Synchronous Message Passing

In addition to mailboxes, REXIS also provides synchronous message passing which includes semantics for task synchronization. This eliminates the need for using multiple mailboxes, or having to use a MUTEX for synchronization. As with mailboxes, a message is an arbitrary number of bytes of data defined by the user and not interpreted by REXIS in any way. Unlike mailboxes, synchronous message passing copies actual messages between a sender and the receiver, not just passing a pointer. This is a better mechanism to create server and client tasks.


Synchronous message passing is more robust than other forms of Inter-process Communication (IPC), as tasks have well-defined synchronization points. Synchronous message passing is not a new idea; indeed, the inspiration came from QNX Neutrino, the message passing kernel that powered the BlackBerry smartphone devices in the early 2000s.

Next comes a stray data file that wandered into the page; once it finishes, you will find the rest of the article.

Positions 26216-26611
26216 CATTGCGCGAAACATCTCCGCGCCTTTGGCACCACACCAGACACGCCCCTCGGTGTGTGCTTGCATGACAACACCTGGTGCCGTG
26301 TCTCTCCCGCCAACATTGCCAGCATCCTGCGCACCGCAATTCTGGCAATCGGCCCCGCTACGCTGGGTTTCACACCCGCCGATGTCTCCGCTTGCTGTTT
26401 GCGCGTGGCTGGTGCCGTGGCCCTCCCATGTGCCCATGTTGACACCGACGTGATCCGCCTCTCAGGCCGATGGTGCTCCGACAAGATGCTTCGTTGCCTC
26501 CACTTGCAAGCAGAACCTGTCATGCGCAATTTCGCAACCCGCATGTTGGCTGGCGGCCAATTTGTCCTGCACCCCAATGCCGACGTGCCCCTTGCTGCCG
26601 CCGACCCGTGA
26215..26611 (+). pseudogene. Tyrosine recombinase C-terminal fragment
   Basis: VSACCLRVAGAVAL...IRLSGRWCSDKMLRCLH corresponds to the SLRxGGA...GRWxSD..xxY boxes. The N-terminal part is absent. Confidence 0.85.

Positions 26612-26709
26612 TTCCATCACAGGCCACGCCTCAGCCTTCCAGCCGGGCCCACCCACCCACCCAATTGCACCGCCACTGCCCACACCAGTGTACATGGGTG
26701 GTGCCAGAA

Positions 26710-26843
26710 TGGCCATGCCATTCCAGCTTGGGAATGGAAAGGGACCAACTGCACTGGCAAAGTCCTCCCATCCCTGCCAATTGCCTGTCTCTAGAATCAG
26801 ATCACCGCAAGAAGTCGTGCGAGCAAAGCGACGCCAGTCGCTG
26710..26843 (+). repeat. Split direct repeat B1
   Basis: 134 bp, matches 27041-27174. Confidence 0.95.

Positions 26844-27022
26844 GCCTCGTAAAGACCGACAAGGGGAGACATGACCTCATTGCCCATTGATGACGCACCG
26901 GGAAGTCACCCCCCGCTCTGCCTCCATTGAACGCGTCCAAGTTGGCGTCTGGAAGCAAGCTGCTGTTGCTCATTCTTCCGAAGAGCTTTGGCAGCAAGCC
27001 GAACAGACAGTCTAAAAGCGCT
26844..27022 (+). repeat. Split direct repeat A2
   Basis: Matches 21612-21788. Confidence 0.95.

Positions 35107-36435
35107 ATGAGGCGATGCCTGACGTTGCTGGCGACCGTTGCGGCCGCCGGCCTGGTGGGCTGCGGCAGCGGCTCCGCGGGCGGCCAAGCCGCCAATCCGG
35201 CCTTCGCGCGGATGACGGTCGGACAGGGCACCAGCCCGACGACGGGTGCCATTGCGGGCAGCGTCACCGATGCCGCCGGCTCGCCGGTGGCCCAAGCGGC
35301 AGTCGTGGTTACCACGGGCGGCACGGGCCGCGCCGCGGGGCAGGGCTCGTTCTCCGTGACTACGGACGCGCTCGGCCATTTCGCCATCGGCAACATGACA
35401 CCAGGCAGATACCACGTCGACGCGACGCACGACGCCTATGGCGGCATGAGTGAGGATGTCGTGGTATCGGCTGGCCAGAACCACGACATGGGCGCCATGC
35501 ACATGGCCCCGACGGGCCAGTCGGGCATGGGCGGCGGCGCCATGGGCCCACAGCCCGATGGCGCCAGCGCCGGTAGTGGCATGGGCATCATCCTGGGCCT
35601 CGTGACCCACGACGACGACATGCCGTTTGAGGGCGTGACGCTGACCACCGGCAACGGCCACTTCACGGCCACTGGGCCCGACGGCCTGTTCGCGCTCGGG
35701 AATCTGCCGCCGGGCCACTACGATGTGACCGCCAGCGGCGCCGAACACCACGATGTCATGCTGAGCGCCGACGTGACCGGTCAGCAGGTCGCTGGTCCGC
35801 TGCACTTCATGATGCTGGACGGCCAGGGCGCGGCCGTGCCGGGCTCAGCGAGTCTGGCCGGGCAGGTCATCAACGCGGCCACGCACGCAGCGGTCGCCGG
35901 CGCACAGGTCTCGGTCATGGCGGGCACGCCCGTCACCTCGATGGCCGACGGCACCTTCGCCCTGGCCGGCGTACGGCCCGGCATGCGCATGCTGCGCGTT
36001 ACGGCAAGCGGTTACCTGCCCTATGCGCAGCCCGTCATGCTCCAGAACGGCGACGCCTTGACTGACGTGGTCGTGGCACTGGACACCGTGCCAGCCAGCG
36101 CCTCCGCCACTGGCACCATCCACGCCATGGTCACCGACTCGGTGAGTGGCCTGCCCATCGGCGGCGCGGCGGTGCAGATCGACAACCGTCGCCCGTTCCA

Synchronous message passing is a very useful concept. For example, it makes it simpler to write a “full-blown” OS (e.g. Linux) based on a microkernel. In such a system, OS services such as the file system support, networking etc. are written as regular tasks or processes instead of being part of the kernel code. Having a full OS is less important in a microcontroller system, but nevertheless, the use of synchronous message passing can give firmware a cleaner design. As a footnote, REXIS’ functions can be said to reflect those of a microkernel, perhaps pointing to a possible future path for its development.